The clock tower building (Old Arts Building) on the City campus. The building is protected as a 'Category I' historic place, and was finished in 1926. It is considered an Auckland landmark and icon of the university. Part of the Tamaki Campus
The University of Auckland () is a university located in Auckland, New Zealand. It is the largest university in the country and the highest ranked in the 2011 QS World University Rankings, having been ranked worldwide. Established in 1883 as a constituent college of the University of New Zealand, the university is made up of eight faculties over six campuses, and has more than 39,000 students at April 2010. Over 1,300 doctoral candidates were enrolled at the University of Auckland in 2007.
It also provides the most conjoint combinations in New Zealand, with over 50 combinations. Conjoint programs allow students to achieve multiple degrees in a shortened period of time.
The University of Auckland began as a constituent of the University of New Zealand, founded on 23 May 1883 as Auckland University College. Stewardship of the University during its establishment period was the responsibility of John Chapman Andrew (Vice Chancellor of the University of New Zealand 1885 1903). Housed in a disused courthouse and jail, it started out with 95 students and 4 teaching staff; by 1901, student numbers had risen to 156. Most of the students were training towards being law clerks or teachers and were enrolled part-time. From 1905 onwards, an increasing number of students enrolled in commerce studies.
The University conducted little research until the 1930s, when there was a spike in interest in academic research during the Depression. At this point, the college's executive council issued several resolutions in favour of academic freedom after the controversial dismissal of J. C. Beaglehole (allegedly for a letter to a newspaper where he publicly defended the right of communists to distribute their literature), which helped encourage the college's growth.
In 1934, four new professors joined the college; Arthur Sewell (English), H.G Forder (Mathematics), C. G. Cooper (Classics) and James Rutherford (History). The combination of new talent, and academic freedom, saw Auckland University College flourish through to the 1950s.
Professor Stuart McCutcheon became Vice-Chancellor on 1 January 2005. He was previously the Vice-Chancellor of Victoria University of Wellington. He succeeded Dr John Hood (PhD, Hon. LLD), who was appointed Vice-Chancellor of the University of Oxford.
The University opened a new business school building in 2007, following the completion of the Information Commons. It has recently gained international accreditations for all its programmes and now completes the "Triple Crown" (AMBA, EQUIS and AACSB).
On 1 September 2004, the Auckland College of Education merged with the University's School of Education (previously part of the Arts Faculty) to form the Faculty of Education. The faculty is based at the Epsom Campus of the former college, with an additional campus in Whangarei.
The North Shore Campus, established in 2001, was located in the suburb of Takapuna. It offered the Bachelor of Business and Information Management degree. At the end of 2006, the campus was closed and the degree relocated to the City campus.
University House, also known as the Old Synagogue (Auckland).
The head of the University is the Chancellor, currently Roger France, however this position is only titular (a figurehead). The actual chief executive of the University is the Vice-Chancellor, currently Professor Stuart McCutcheon.
Since eliminating open entry in 2009, all applicants must have a university entrance qualification. Domestic students are required to achieve the NZQA University Entrance Standard, while international students must achieve an equivalent approved qualification in their country. Admission to the University also requires applicants to meet the preset academic and English language entry requirements specific to the degree for which they are applying. Some programs also have a preset number of places available within the degree.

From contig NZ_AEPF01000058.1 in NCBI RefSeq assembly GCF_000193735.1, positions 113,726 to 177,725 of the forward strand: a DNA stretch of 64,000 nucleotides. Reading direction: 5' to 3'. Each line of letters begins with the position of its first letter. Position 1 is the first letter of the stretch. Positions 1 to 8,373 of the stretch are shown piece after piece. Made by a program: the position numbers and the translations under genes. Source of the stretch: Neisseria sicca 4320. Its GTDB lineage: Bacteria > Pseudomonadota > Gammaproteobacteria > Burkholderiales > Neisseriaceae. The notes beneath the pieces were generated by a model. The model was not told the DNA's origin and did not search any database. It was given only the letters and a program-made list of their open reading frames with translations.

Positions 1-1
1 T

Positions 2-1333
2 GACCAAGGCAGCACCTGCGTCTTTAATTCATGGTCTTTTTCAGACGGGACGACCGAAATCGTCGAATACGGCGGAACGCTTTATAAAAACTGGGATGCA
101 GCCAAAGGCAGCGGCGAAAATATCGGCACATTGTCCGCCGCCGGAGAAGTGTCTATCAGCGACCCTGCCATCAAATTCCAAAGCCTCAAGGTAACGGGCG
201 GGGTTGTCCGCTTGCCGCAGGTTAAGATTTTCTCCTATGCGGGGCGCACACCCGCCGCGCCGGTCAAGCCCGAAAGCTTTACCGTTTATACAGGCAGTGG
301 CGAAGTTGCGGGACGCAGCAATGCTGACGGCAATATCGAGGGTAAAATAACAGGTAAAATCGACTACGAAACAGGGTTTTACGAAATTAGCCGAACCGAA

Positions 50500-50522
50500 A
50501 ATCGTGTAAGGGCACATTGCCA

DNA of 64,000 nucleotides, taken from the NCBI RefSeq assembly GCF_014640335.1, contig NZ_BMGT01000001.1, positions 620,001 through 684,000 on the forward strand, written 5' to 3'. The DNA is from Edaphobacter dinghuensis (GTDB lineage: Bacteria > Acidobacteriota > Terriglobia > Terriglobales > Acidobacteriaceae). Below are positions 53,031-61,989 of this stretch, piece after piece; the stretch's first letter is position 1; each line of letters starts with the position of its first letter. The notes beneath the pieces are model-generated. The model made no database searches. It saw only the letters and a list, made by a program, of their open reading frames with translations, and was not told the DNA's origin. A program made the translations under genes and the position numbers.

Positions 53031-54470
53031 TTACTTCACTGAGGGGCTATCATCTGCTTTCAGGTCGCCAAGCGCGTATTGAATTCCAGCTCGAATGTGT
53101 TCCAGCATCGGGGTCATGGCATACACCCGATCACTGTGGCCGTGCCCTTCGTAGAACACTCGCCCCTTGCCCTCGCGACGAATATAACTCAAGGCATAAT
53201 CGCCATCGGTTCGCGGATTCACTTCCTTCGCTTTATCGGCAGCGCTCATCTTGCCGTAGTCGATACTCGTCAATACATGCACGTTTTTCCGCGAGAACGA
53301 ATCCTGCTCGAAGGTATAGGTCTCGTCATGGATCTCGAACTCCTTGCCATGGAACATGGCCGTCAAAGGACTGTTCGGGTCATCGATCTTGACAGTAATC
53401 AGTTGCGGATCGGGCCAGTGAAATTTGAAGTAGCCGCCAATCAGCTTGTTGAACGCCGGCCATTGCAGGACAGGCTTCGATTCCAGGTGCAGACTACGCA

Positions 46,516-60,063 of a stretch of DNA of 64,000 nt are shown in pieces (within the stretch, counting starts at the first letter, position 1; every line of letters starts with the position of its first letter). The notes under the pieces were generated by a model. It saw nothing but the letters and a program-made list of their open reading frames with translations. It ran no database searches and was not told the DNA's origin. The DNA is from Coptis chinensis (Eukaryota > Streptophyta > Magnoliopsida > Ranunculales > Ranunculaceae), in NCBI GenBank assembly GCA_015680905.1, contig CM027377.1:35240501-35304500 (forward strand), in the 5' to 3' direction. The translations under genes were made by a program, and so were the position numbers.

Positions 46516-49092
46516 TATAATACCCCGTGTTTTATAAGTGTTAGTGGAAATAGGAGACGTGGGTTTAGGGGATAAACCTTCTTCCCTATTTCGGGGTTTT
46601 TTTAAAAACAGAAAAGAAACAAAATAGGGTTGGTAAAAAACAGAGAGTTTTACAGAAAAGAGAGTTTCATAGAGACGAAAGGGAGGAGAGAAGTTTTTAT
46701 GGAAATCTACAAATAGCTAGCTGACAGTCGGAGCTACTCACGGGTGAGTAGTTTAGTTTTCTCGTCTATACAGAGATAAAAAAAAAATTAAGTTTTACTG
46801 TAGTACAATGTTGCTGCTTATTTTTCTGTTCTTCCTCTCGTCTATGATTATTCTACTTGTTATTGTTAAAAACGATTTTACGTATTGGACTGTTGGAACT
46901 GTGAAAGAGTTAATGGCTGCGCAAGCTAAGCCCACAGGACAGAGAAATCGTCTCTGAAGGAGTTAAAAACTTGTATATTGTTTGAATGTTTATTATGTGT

All students who did not complete their high school education or equivalent in English are also required to provide a valid IELTS score (minimum of 6.0) or equivalent.
The University provides a range of accommodation options for students. Several hundred live in Residential Halls, which provide food, accommodation, social and welfare services.
- University Hall
- Huia Residence
- International House
- Grafton Hall
- O'Rorke Hall
- Number 14 Whitaker Place
- Park Road Student Flats
- Parnell Student Village
- The Royal
The university ceased leasing Railway Campus in November 2008.
The University of Auckland is spread across 7 campuses, all situated in Auckland Region and Northland Region in the upper North Island of New Zealand.
- The City campus, in the Auckland CBD, has the majority of the students and faculties. It covers 160,000 m .
- The Tamaki campus, established in 1991, covers 320,000 m in the suburb of Glen Innes, 12 km from the City campus. The degrees available are based on Health, Sports Science, Environmental Science, Wine Science, Information Technology, Communications and Electronics, Materials and Manufacturing, Food and Biotechnology and Information Management.
- The Medical and Health Services Campus, established in 1968, is located close to the City Campus in the suburb of Grafton, opposite Auckland City Hospital. The Faculty of Medical and Health Sciences, School of Pharmacy and Department of Optometry are based here.
- The Epsom Campus is the main Faculty of Education campus, offering programmes in teacher education and social services. Established in September 2004, this faculty comprises the University's former School of Education, and the former Auckland College of Education.
- The Faculty of Education offer courses at the Tai Tokerau Campus in Whangarei.
- The Leigh Marine Laboratory is effectively the "marine campus" of The University of Auckland, which offers opportunities for postgraduate teaching and research at the Cape Rodney-Okakari Point Marine Reserve (Goat Island), near Warkworth. Situated on the northeast coast of New Zealand, about 100 km north of the city of Auckland, it has access to a wide range of unspoiled marine habitats.
- Some courses under the Faculty of Education are offered at Manukau Institute of Technology (MIT). Visual Arts students also live at MIT. Located in Otara, the Institute provides full amenities for students, including caf s, health services, a library, and limited parking.
In July 2011 Kim and Jeanette Goldwater gifted a 14 hectare winery in Waiheke Island to the University of Auckland. This is set to become the host of the University's Wine Science Courses.